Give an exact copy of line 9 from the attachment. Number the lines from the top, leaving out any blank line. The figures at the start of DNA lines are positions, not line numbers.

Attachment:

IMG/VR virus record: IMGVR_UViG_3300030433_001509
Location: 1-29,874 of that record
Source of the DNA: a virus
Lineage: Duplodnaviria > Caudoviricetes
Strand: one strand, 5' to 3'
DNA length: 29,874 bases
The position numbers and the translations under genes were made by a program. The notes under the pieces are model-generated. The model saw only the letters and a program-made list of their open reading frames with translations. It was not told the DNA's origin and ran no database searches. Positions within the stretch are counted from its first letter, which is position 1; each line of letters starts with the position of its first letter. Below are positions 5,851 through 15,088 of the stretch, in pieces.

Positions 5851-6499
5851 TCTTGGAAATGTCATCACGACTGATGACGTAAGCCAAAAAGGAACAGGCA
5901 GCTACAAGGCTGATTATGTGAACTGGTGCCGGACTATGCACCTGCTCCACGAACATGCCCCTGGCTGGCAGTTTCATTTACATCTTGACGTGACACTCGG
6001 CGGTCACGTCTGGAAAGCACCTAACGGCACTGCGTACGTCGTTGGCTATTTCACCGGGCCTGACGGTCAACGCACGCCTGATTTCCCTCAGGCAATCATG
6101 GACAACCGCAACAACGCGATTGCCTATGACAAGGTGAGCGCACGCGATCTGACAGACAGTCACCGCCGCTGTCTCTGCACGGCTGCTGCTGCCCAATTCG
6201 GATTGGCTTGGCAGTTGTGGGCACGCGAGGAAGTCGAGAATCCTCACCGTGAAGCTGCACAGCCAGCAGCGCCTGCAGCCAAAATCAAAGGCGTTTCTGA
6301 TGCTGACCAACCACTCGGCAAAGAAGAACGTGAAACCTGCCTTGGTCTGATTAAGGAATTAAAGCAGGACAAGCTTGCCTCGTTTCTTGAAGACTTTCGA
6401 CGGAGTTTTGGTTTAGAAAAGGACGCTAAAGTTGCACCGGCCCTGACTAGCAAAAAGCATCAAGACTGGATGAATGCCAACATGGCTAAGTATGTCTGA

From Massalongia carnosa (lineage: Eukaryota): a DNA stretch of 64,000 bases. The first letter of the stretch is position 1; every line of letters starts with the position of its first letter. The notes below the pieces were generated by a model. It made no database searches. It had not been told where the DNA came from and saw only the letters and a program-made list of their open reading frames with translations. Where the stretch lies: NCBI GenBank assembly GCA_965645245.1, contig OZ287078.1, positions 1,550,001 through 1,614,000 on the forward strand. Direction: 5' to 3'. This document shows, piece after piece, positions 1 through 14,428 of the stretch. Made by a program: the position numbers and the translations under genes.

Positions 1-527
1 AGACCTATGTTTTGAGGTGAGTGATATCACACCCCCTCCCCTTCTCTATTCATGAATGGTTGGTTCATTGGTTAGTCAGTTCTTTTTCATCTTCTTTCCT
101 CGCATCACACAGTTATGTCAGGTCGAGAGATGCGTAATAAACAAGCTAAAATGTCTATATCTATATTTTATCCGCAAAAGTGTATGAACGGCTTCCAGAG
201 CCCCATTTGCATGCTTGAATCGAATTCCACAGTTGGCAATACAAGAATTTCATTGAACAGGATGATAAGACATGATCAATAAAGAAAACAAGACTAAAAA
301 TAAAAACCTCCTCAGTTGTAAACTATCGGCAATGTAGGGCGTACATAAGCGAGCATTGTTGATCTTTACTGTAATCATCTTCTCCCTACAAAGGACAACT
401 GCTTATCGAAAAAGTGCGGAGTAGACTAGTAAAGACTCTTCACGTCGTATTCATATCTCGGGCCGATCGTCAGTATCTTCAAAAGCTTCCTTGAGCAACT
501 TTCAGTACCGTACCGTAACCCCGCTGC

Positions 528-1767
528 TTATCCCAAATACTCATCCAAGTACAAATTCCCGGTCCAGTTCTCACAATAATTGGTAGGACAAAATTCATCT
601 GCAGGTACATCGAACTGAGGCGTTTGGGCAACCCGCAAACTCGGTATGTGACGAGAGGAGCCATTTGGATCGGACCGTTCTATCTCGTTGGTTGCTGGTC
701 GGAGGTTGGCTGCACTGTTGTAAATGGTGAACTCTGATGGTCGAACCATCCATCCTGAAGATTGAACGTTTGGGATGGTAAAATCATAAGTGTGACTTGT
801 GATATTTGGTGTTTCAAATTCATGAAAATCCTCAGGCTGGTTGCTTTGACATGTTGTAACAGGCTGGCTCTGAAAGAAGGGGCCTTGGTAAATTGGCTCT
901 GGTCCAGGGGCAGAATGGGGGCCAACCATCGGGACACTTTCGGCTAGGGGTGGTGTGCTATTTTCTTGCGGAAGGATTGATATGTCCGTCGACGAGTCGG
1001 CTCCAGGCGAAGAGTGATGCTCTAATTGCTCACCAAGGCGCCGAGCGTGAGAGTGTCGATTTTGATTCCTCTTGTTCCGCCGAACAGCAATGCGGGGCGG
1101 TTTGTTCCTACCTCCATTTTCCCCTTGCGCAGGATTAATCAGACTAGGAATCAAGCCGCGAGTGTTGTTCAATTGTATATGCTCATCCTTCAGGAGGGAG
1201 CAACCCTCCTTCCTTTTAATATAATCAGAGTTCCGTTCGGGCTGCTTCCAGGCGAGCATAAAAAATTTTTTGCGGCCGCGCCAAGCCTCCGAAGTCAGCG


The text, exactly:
5851 TCTTGGAAATGTCATCACGACTGATGACGTAAGCCAAAAAGGAACAGGCA